MPS Adds Extra Security After Newtown Tragedy


By Jessica Gertler

From Montgomery -- The school shooting tragedy in Newtown, Connecticut has schools across the nation reexamining their security measures including Montgomery Public Schools.

Superintendent Barbara Thompson says about a dozen schools do not have magnetic locks on their outside doors, and while she had plans of changing that, she he says after seeing what happened in Newtown, the work needs to be done immediately.

A tragedy that no school ever wants to encounter. A scene that sent many schools to the drawing board to make sure their safety plans were in place including the Montgomery County School Board.

Board members voted to add magnetic doors like the ones at Vaughn Road Elementary to every school in the district.

"Obviously the world is changing in terms of who comes in the building, and access is important. That's why we are expediting this to make sure that's in place," says Thompson.

The doors will allow the schools to have controlled access. Meaning before you can go inside the school, you'd have to ring the buzzer and talk with someone in the office through an intercom system.

The work will cost around $50,000 and will be taken out of operational funds.

A measure that many parents agree is necessary.

"I think you do try to do everything you can to keep the kids safe, and I think it's the obligation of the district," says parent Carina Barnum.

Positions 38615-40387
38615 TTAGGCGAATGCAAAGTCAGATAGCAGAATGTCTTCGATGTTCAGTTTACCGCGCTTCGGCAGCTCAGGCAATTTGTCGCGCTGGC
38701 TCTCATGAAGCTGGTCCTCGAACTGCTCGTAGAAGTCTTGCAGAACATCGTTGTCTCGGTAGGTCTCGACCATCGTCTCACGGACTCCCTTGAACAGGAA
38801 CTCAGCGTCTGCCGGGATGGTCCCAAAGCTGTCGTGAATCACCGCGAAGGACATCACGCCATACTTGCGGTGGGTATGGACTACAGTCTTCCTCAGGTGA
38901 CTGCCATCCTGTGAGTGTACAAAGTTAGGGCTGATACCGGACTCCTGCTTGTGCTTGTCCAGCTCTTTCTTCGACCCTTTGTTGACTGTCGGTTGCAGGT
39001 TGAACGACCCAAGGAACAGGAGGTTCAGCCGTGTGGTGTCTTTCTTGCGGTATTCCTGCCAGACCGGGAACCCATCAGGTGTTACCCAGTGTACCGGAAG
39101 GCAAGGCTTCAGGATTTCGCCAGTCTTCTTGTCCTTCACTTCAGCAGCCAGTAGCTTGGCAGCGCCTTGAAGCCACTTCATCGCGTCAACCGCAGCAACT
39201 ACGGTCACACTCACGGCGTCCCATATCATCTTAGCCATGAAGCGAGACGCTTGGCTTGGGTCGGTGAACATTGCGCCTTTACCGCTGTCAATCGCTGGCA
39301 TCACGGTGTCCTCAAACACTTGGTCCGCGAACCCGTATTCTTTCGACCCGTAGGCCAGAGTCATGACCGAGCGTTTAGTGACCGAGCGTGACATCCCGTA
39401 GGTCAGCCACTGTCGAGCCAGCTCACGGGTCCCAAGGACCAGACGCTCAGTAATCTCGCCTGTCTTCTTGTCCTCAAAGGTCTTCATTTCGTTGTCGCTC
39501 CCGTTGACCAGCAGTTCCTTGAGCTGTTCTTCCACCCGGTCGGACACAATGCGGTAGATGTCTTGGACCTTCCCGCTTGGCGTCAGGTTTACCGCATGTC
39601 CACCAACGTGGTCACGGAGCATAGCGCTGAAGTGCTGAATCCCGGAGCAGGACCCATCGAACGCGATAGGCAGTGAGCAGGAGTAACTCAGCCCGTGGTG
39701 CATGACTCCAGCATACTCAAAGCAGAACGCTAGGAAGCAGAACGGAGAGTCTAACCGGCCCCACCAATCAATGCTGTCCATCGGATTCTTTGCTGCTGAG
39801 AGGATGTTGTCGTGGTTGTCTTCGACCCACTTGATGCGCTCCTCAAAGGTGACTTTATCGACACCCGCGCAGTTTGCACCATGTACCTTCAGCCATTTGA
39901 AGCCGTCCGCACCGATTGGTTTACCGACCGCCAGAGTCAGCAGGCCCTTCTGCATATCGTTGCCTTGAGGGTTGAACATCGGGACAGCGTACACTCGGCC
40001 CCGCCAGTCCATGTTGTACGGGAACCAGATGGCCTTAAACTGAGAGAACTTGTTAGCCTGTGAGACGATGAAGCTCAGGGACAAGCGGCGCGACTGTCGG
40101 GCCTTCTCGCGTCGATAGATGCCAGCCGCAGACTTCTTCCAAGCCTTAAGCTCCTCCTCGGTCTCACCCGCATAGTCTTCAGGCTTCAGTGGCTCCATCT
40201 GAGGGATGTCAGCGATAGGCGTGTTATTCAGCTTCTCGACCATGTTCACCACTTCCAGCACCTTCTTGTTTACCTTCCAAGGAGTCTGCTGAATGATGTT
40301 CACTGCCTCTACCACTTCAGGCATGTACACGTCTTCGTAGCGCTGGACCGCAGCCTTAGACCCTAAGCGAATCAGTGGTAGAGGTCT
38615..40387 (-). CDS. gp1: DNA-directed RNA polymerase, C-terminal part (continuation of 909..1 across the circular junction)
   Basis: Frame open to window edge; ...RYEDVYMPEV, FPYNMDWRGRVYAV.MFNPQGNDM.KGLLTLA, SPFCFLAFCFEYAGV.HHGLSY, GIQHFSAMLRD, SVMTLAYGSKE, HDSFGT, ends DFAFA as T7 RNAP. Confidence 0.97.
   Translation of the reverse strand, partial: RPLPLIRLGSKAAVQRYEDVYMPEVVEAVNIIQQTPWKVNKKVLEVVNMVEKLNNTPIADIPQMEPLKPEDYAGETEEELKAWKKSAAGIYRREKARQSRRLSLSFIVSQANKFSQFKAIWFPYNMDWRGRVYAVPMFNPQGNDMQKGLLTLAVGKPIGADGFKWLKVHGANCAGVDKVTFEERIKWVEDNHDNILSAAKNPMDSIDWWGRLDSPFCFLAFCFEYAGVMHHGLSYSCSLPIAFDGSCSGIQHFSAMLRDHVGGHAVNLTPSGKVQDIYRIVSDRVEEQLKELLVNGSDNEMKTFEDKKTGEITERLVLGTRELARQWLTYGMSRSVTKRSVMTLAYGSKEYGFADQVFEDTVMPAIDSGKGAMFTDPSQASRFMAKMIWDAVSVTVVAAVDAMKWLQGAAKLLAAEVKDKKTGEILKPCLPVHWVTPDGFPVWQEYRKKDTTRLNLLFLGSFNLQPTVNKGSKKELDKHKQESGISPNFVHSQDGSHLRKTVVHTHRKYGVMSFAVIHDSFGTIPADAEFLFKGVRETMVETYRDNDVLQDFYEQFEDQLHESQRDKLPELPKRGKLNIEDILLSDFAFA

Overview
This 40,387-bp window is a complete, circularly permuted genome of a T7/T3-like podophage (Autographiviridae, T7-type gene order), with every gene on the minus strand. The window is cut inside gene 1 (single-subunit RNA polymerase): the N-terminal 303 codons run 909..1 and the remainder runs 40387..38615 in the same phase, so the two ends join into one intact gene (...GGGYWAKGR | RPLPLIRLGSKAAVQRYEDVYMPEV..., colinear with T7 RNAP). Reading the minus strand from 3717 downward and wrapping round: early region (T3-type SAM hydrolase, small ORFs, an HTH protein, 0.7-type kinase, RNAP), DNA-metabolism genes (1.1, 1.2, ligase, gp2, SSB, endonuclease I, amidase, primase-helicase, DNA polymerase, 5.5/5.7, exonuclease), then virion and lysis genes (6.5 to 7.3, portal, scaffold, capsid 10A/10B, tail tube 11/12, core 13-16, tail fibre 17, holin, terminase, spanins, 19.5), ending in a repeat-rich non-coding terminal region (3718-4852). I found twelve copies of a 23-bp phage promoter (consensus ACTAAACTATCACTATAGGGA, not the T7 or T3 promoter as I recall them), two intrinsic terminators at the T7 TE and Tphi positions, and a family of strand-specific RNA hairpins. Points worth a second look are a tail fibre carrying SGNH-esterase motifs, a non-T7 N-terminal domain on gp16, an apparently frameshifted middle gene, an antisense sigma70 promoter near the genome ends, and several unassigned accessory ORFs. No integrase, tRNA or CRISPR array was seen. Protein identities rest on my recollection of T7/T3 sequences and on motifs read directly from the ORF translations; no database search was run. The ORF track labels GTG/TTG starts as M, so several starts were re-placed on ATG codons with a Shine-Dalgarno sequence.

"I actually was here last week and came up to visit my son's teacher, and I hit the buzzer and that made me feel good," says parent Kerrigan Womack. "But even in that case, that didn't stop anything. There's got to be more stuff done"

The board also agreed to other safety upgrades. Thompson says early next year, the school system will be adding its own K-9 unit to detect gun powder and drugs. In the coming weeks, a central surveillance system will be installed.

"At my office, I can click on an icon and look at any building in the district without going there. We think that kind of accessibility is important," says Thompson.

Thompson says the schools are continuing to work every day to keep the schools drug and weapon free.

Thompson says right now, there are additional security officers and trained personnel in the schools, but says she didn't know the exact number that they've added.

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